Unbound: Tales by Masters of Fantasy
Not bound, as a book. Free.
Like Unfettered before it, the contributing writers of Unbound were allowed to submit the tales they wished fans of genre to read—without the constraints of a shackling theme.
The result is magical. Twenty-three all-original stories are sure to captivate you—some will move you to tears while others will keep you turning the pages long into the night. The power of Unbound lies in its variety of tales and the voices behind them. If you are a fan of discovering new writers or reading the works of beloved authors, Unbound is for you.
Return to Landover with Terry Brooks. Go to trial with Harry Dresden and Jim Butcher. Enter the Citadel and become remade with Rachel Caine. Survive a plague with John Marco and his robot companion Echo. Be painted among the stars by Mary Robinette Kowal. These tales and the others that comprise the anthology are only bound by how enchanting and enthralling they are.
Here is the line-up:
- Small Kindnesses by Joe Abercrombie (Shev & Javre)
- An Unfortunate Influx of Filipians by Terry Brooks (Landover)
- Mr. Island by Kristen Britain
- Jury Duty by Jim Butcher (Dresden Files)
- Madwalls by Rachel Caine
- The Way Into Oblivion by Harry Connolly
- Uncharming by Delilah Dawson
- All In a Night’s Work by David Anthony Durham
- Son of Crimea by Jason M. Hough (Zero World)
- Dichotomy of Paradigms by Mary Robinette Kowal
- A Good Name by Mark Lawrence (Broken Empire)
- River and Echo by John Marco
- Seven Tongues by Tim Marquitz
- The Siege of Tilpur by Brian McClellan (Powder Mage)
- Fiber by Seanan McGuire
- Stories Are Gods by Peter Orullian (Vault of Heaven)
- Heart’s Desire by Kat Richardson
- The Hall of the Diamond Queen by Anthony Ryan (Raven's Shadow)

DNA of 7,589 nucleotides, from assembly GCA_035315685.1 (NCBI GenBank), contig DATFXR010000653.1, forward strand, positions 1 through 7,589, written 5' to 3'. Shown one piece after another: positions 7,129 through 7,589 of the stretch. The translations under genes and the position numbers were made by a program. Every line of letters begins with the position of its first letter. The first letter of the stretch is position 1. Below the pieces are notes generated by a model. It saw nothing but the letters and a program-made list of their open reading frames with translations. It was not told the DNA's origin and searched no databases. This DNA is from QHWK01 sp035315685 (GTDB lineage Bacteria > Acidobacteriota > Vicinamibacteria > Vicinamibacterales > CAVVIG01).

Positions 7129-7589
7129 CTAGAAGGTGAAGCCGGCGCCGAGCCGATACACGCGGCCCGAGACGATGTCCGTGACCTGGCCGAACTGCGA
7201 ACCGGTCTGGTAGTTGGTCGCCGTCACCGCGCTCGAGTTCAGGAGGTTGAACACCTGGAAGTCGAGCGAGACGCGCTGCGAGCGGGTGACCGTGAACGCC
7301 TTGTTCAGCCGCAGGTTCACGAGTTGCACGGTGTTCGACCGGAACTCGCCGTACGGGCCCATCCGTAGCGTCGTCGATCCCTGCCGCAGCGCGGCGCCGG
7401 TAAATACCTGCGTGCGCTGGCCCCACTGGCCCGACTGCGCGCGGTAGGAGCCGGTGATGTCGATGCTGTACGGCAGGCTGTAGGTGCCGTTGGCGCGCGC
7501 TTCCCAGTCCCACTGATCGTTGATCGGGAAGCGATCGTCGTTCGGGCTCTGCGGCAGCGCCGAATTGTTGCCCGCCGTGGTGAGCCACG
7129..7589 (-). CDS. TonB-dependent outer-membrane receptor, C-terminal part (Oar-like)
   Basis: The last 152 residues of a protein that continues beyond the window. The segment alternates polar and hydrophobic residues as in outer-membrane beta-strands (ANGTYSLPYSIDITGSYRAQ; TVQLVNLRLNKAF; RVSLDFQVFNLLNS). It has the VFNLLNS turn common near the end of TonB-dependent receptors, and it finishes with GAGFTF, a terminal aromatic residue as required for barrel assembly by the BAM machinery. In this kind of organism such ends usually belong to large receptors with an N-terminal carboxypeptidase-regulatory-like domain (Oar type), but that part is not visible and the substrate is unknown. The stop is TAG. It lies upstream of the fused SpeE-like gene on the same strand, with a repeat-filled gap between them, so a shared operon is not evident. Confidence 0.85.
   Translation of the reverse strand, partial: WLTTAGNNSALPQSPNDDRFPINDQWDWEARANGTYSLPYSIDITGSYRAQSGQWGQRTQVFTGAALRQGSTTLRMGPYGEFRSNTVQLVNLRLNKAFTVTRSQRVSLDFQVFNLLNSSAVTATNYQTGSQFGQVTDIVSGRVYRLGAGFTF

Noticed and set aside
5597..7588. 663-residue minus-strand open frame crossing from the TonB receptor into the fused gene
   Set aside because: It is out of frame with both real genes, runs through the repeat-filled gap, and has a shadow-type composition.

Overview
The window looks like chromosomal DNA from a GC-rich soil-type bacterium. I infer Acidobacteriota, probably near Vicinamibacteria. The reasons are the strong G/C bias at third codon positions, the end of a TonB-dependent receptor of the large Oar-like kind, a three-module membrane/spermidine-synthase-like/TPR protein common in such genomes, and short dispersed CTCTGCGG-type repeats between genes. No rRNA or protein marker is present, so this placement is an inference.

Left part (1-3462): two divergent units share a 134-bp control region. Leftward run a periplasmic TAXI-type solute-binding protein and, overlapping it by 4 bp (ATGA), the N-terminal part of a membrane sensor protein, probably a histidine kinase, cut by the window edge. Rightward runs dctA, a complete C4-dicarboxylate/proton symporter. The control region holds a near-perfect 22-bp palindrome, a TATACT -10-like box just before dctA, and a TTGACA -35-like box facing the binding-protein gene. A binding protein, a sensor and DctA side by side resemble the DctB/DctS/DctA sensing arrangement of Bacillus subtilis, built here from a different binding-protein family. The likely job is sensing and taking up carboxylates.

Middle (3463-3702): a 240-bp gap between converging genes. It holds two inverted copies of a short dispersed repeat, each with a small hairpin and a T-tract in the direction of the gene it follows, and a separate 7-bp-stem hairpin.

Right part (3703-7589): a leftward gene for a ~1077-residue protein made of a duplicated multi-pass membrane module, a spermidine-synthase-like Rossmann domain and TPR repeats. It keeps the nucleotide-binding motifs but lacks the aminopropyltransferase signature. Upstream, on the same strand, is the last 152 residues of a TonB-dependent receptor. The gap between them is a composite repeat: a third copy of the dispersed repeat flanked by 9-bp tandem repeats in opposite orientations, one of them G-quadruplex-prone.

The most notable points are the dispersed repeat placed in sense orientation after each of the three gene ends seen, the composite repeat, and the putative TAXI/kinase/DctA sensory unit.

- The Dead’s Revenant by Shawn Speakman (Annwn Cycle)
- The Farmboy Prince by Brian Staveley
- The Game by Michael J. Sullivan
- The Ethical Heresy by Sam Sykes
- The Rat by Mazarkis Williams
Unbound is filled with spectacularly wonderful stories, each one as diverse as its creator.
You will be changed upon finishing it.
And that is the point.
Chicago’s justice system. Hell’s bells, the cop acquainted with him wasn’t even giving him much. Nobody was going to go to bat for him. Unless I did it. He was a father. For his kids’ sake, I wanted answers. I glanced at the clock as I filed out with the rest of the jury. Nine tomorrow morning. That gave me just under sixteen hours to do what wizards do best. I left, and began meddling. * * * * * “Well?” I asked the rather large wolf after he had been casting around the alley for a while.
humatons are born,” he said. “I was made in the mechaworks and brought to life by a piece of your fingernail and a tiny drop of blood . . .” River listened, entranced. Echo had always been a very good storyteller. * * * * * Two days after Echo died, River dragged him on a cart to the gate at Concourse Square. He had dressed his friend in his beloved velvet cape and decorated his arms with bracelets Echo had collected over the years. Once again he rigged up the ropes and hoisted Echo onto the
suggest?” “I suggest you turn around and go home until you find a better way of dealing with things. This task is beyond you.” There was a long pause as Ben and the dragon eyed each other. Ben felt his chances for accomplishing anything slipping away. Strabo was right about him. It was difficult to accept, but when you came right down to it his reign as King of Landover had been largely ineffective. He should be better at what he did. He should be able to accomplish more. He was the ruler of an
I planted my feet and hurled the spear with everything I had. The spear sailed toward him, iron point glistening and the shaft behind it driving forward. It should have pierced through his chest and pinned him to the wall. It didn't. He twisted to one side. The spear slipped by a hair's breadth from his body. Even his tentacles managed to curve out of the way. The spear slammed into the wall and stuck solid. The shaft swayed with the force of the impact. The bau's face wasn't exactly the
around with Marti, Colleen, and Jude only half a beat behind me. (Coming back from the dead hadn’t changed my reflexes back to human normal, and the horror movies lie about how quickly zombies react to the possibility of a good meal: at my best, I could pluck squirrels out of the trees. These days, I’m just a little quicker than the norm. Which is still uncannily fast, especially when compared to the people around me.) The man in the doorway matched the voice. He had brown hair, brown eyes, and